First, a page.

Building a startup? As a founder, you probably have a never-ending list of things to do and set up — and cybersecurity should be one of them. By putting cybersecurity measures in place now, you’ll protect your business from malware, and send a message to hackers that you’re not an easy target despite your small size. To start, work through these 5 cybersecurity best practices for growing businesses.
#1 Monitor each app and data
With startups, a big part of the behind-the-scenes work is figuring out which apps and systems your company is going to use, and the parameters you’re going to set around data.
Once you’ve settled on the apps (think Zoom, Slack or Dropbox) and data handling principles, communicate these to your employees. But your startup cybersecurity work doesn’t stop there: it’s important to keep tabs on the apps and any data breaches they are dealing with that may leave your company vulnerable. The same goes for data. Make sure that access is limited to the people who need that information to do their job, and back up your data regularly in two places: the cloud and an external hard drive.
#2 Create strong passwords supported by MFA
Ideally, your employees should have a unique, complex password for every account they use during their workday, including email, collaboration systems and the intranet. Many people reuse and recycle passwords, which might make your employees’ lives easier but also increases the chance of a cyber attack. If a cybercriminal manages to guess one password, they could gain access to multiple accounts — and the sensitive information contained within them.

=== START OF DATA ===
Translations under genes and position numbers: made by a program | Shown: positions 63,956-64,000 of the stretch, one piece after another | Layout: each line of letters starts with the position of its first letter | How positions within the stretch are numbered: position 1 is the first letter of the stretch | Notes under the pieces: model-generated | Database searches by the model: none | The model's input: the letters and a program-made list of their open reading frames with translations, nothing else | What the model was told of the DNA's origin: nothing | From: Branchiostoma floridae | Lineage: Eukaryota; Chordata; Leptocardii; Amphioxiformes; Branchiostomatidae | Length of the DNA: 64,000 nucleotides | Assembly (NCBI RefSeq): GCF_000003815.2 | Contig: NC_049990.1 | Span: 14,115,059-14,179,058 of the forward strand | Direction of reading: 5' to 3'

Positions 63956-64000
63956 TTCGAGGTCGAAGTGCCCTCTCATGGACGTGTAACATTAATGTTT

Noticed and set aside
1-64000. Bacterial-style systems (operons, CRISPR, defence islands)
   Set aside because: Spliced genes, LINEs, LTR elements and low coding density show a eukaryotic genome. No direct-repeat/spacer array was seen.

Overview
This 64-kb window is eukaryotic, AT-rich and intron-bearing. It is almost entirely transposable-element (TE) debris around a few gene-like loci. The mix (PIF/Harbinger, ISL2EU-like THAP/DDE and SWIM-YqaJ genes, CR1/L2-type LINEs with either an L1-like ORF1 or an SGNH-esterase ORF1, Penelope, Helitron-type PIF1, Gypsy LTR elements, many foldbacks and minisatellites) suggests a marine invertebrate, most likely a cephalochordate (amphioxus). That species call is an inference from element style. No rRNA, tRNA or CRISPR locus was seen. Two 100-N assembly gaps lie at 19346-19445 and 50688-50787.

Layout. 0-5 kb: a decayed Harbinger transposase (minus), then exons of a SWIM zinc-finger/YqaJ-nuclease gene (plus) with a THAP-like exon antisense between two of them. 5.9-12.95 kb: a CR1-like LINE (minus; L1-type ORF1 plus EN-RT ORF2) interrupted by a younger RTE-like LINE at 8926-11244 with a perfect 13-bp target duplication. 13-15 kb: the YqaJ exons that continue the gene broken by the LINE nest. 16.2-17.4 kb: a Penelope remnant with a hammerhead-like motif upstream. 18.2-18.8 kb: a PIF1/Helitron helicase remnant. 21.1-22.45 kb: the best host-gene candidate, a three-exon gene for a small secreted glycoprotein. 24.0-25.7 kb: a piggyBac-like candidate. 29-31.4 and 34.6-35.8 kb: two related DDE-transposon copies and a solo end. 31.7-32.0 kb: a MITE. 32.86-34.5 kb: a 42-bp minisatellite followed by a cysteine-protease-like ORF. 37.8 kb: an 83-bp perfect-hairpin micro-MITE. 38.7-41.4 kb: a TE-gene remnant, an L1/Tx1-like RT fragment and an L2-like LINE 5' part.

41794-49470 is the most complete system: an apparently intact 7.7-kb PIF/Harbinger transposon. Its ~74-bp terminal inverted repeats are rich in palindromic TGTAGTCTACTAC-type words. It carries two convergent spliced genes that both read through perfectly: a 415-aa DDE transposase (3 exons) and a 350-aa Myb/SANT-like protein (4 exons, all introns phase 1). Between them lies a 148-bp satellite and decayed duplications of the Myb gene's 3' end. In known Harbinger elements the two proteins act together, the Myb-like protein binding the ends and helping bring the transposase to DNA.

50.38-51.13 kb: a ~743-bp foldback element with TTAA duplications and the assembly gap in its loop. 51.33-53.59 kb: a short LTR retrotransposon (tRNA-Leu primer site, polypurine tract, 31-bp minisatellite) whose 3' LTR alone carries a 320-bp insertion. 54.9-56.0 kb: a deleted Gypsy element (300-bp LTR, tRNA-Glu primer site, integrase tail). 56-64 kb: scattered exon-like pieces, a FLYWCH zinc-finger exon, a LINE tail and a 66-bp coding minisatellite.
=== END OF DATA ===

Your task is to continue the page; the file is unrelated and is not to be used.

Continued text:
One of the best cybersecurity tips for startups is to guide your team to create passwords with at least 12 characters and a mix of uppercase and lowercase letters, numbers and symbols. They should avoid using any personally identifiable information, and aim for sentences or phrases over single words as they’re easier to crack.
Along with teaching your team about password hygiene, it’s a good idea to implement multi-factor authentication (MFA) across key business accounts. With MFA, your employees will need to enter their username, password and one more piece of additional information — usually, a code sent to their phone or email — before they can log in.
Top tip: As your company grows, consider investing in a password manager to store, organise and encrypt passwords so your staff doesn’t need to memorise them. The best password managers can also generate strong passwords for you, and notify you if any of your passwords have been involved in a breach.
#3 Put effective group policies into place
To avoid compromising your startup’s security, it’s worth setting rules about what employees can and cannot do. If you have team members working from home, it’s worth asking them to:
- Connect to a Virtual Private Network (VPN) before logging on to your company’s intranet and internal programs like Slack, Zoom and Gmail. VPNs encrypt data and hide your IP address, protecting your employees’ privacy and anonymity online and securing their internet connection.